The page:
But the mayor said in an interview this week that he remains confident that Windsor can rebound because it recognizes that it has to deal with a structural, not merely a cyclical, situation. "We're dealing with the harsh economic realities of global competition and we're dealing with the Big Three that have their own struggles," he said, referring to the decline of the auto makers based across the Detroit River.
The city's mantra now stresses the need for diversification away from the motor vehicle. Mr. Francis and the local MPPs, Finance Minister Dwight Duncan and Economic Development Minister Sandra Pupatello, mimic each other in listing local companies that prospered on automotive work but that are now serving the aerospace industry, the U.S. military or Alberta's oil sands.
The push away from dependency on the auto has been under way for about four years, more or less the time in which the Liberals have governed. The previous Conservative government wasn't inclined to help the auto industry - and had little interest in helping a region that elected opposition Liberals - but the McGuinty government has invested about $1.5-billion in the city (including $400-million for an expansion of its casino and a $24-million medical school at the University of Windsor).
Mr. Francis believes the city is midway through its transition to becoming what he calls "the intellectual capital of the automotive industry." The trouble is the rate of diversification can't keep up with the plant closings. And as Mr. Francis knows, about 65 older, industrial U.S. cities are attempting to remake themselves. That's a lot of competition. As Buffalo found 25 years ago, just Talkin' Proud isn't enough.
Which brings us to the mayor's "long-distance commuting program" that is a key part of his "Jobs Today" strategy. He has been lobbying western mayors and air carriers for help in crafting a plan that would allow workers to travel weekly on subsidized, direct flights from Windsor to jobs in Alberta and Saskatchewan. This would keep families in the city until the local economy rebounds.
Mr. Francis said he only recently found out that legions of Newfoundlanders fly to Alberta on flights paid for by labour-hungry companies in Fort McMurray. He's not fazed by the comparison.
"That's what we want to replicate," he said. "Because, at the end of the day, it's important for us to keep the residents and families here. The last thing you want is a population decline."
We go to Toronto looking for investment and the Mayor's absurd scheme to fly people out of town for jobs (knowing they will never return) is used against us. Oh, has he yet completed the report setting out the details of this plan as he promised eons ago?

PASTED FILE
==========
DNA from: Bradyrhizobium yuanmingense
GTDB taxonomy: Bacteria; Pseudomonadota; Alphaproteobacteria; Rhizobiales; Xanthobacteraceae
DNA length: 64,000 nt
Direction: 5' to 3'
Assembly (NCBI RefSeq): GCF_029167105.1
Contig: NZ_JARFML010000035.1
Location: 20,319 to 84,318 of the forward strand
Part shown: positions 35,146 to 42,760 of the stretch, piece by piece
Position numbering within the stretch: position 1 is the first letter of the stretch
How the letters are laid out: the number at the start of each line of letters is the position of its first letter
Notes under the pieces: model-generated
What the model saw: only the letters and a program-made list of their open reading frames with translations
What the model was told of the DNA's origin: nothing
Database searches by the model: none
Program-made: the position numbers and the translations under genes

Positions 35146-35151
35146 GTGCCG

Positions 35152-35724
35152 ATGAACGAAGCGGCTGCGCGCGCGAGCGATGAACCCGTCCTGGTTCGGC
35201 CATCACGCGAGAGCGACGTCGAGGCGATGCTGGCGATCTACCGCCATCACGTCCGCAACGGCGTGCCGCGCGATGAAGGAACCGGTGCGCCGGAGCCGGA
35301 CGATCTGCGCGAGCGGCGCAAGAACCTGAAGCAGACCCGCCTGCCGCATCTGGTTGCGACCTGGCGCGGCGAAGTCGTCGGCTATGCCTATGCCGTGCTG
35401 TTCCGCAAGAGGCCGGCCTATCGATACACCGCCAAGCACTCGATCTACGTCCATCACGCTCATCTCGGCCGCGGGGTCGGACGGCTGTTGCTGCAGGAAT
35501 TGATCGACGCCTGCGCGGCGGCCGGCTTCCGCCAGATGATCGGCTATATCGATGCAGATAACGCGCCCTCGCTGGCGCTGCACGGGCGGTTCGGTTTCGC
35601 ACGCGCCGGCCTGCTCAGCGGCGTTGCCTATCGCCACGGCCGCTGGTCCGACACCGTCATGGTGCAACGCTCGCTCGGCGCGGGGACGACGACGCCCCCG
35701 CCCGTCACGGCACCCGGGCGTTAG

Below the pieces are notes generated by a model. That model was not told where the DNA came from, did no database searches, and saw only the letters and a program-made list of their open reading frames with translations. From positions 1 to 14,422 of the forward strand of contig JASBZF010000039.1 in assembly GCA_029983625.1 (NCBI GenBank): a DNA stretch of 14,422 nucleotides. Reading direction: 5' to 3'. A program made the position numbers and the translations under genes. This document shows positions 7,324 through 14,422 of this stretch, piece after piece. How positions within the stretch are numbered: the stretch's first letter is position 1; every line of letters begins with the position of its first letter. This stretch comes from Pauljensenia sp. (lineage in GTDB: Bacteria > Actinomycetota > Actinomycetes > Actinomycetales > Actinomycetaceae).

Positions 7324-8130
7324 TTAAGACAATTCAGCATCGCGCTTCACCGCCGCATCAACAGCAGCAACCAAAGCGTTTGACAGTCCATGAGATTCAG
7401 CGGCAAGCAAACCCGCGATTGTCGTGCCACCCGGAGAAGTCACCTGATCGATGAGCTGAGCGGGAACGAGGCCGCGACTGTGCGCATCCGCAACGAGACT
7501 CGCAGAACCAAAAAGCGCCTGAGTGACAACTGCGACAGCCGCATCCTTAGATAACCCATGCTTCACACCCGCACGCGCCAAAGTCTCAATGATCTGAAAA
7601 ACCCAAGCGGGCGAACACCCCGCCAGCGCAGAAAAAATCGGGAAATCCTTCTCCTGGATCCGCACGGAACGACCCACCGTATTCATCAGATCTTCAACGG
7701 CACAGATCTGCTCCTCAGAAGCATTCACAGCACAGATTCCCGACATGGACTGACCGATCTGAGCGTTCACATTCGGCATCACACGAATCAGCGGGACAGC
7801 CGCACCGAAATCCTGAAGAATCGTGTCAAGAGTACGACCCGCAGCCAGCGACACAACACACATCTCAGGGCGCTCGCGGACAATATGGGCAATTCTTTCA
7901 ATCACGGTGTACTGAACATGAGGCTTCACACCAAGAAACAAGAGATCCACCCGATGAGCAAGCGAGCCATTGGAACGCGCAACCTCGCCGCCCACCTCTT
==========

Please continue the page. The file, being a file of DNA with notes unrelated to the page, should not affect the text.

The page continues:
Will we provide locally-produced Screech rather than bottled water at in camera Council meetings so that a Councillor will have the excuse to use the [expletive deleted] word again? Will we call the DRIC experts from out of town Mainlanders? Will Windsorites become the butt of humour as Windsor jokes take the place of Newfie ones:
- How many Windsorites does it take to screw in a lightbulb
- Green-link up
Well, you get the picture
Wow (there's that WOW factor again) how can we be half way to being the intellectual capital of the auto business when the Mayor's strident opposition to the location of the Unviersity's Engineering Complex delayed the process for about a year and increased its costs as all of the auto companies are reducing their presence here.
Sure we have talked about economic diversification for years but our spanking new WEDC teminated its CEO and needed a handout to develop an investor brochure! You see saying something is starting earns a Mayoral checkmark on Eddie's Report Card and that is all that counts politically. Results do not!
I am so glad that the Mayor now sees that our issues our structural. It seems it only took the loss of so many plants and jobs for him to grasp the obvious. Why only a few months ago he was deluding himself and trying to delude us by saying:
- "Speaking before the Windsor and Essex County Real Estate Board's annual general meeting Friday, Francis presented an economic overview of the city and region and told the 140 realtors in attendance that, once the economic cyclical wheel turns, the city will be better positioned to compete.
"Typically, as a region, we've been through these challenges before," said Francis. "It's nothing new. And each time we go through one, we come out that much stronger."
Standing beside a projection screen showing negative newspaper headlines dating from the early 1990s during the last recession, Francis said they illustrate how "the same types of stories keep coming up regularly every few years."
So now that the party's over....what happens next? Where's the gameplan? Where's the follow-up? How do we measure success or failure? More importantly, whose job is it to build on what was achieved? Otherwise, all that we got was a big hangover.